Normal's Human Relations Commission Plans Next Steps After Floyd Killing
The Normal Human Relations Commission met this week to deliberate on how to make positive changes within the community.
NHRC members agreed Tuesday they would like to be more proactive in the Black Lives Matter movement and the struggles facing both the local community and the nation. Their stated goal is to give the community a voice and find more ways for the public to become involved.
“There’s a lot of momentum around the community,” said commissioner Luis Figueroa. “How can we take that energy and keep it moving it forward, to really drive good change, where not only is this an inclusive environment, but a safe environment for our black community members.”
Former President Barack Obama recently challenged all mayors, police officers and city councils to review the police use of force policies in their city—a pledged signed by Bloomington Mayor Tari Renner.
The NHRC, meanwhile, said it plans to bring the #8Can’tWaitCampaign to the attention of both Normal Mayor Chris Koos and Normal Police Chief Rick Bleichner in hopes to have them sign their approval. The campaign proposes eight policies to reduce harm caused by the police.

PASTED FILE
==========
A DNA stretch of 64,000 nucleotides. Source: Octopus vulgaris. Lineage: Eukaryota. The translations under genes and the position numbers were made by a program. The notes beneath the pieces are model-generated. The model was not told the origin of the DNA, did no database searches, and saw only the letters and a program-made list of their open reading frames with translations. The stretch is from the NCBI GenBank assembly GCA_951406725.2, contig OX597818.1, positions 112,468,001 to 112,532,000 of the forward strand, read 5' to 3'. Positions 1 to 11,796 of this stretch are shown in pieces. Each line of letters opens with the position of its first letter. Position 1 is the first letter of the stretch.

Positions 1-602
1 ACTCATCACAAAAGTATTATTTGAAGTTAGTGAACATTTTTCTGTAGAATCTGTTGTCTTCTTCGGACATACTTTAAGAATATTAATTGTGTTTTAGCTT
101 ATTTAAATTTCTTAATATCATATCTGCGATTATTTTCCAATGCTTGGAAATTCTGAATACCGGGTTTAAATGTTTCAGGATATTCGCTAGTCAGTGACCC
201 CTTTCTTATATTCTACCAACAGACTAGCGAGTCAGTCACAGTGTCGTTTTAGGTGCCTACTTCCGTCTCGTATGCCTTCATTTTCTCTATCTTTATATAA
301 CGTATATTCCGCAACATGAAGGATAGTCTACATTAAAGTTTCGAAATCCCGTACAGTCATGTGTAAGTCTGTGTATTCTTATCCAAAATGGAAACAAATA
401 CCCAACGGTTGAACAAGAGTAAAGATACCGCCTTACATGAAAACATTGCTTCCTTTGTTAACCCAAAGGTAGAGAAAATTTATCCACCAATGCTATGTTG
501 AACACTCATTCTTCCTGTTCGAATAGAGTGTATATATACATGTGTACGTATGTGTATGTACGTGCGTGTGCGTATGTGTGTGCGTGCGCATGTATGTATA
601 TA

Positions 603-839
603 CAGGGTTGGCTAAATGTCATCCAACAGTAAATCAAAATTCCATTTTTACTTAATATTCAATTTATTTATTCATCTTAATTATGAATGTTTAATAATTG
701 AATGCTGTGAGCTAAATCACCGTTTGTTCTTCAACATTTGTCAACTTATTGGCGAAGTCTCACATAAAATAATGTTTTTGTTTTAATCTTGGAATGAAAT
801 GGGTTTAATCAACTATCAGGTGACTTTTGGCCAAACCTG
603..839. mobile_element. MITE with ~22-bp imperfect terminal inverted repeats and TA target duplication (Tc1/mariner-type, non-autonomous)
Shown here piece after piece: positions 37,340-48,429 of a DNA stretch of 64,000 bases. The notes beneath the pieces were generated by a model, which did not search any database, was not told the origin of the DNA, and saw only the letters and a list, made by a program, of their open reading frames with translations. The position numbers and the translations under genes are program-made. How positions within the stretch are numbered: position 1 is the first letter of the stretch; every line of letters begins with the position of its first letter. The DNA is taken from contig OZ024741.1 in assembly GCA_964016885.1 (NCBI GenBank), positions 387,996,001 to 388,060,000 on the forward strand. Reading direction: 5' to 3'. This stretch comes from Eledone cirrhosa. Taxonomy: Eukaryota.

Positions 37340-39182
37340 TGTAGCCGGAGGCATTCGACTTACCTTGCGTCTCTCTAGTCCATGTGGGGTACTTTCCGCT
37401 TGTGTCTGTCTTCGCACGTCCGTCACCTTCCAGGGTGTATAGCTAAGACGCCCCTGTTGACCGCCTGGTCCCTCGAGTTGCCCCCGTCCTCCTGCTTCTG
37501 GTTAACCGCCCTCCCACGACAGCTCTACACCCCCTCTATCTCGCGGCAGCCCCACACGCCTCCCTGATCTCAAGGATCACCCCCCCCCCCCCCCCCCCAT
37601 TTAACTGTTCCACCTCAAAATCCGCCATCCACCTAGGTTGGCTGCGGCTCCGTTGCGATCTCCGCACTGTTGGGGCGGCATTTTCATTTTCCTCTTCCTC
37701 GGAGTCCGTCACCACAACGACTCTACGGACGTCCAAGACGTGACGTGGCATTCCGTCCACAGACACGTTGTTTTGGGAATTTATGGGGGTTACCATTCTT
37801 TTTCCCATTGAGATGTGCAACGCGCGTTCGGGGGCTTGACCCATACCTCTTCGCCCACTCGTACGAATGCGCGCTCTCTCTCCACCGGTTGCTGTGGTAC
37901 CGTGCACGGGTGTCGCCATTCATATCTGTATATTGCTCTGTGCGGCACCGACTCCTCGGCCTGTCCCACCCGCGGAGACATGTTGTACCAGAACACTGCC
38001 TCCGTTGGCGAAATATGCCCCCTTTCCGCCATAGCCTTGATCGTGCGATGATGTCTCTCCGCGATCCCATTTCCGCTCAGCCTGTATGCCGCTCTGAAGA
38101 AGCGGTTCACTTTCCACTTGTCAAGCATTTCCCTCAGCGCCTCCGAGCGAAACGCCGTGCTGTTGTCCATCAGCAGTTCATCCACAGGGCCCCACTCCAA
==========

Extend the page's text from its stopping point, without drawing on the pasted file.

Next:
“I think in our community we are doing those things,” said Chairperson Janessa Williams. “To ask our mayor and police chief to sign on, that this is the way they are going to move forward and that they are going to adopt that is not a stretch in my mind.”
Indeed, Bleichner recently told WGLT that his officers already are not allowed to use chokeholds and that de-escalation training is required.
With the current pandemic, the human relations committee is searching for safe ways to have more human relations events and get the community involved. The committee proposed multiple ideas, including searching for a way to facilitate a conversation between the police and the community, as well as collaborating with other organizations.
Overall, the NHRC plans to assess what is working for the community and what needs to be changed, while aiming to get a good understanding of how the community feels.
“I think the town’s momentum is there, they just need that next step planned out for them,” said Figueroa. “We have to shape that path if we want to modify human behavior.”
The commission’s goals include fostering and promoting better understanding and relations between all people in Normal, and to promote better conditions with respect to housing, employment, recreation, health, and other services that enhance the quality of life.
The Bloomington Human Relations Commission also met recently and discussed next steps in the wake of George Floyd’s killing in Minneapolis.
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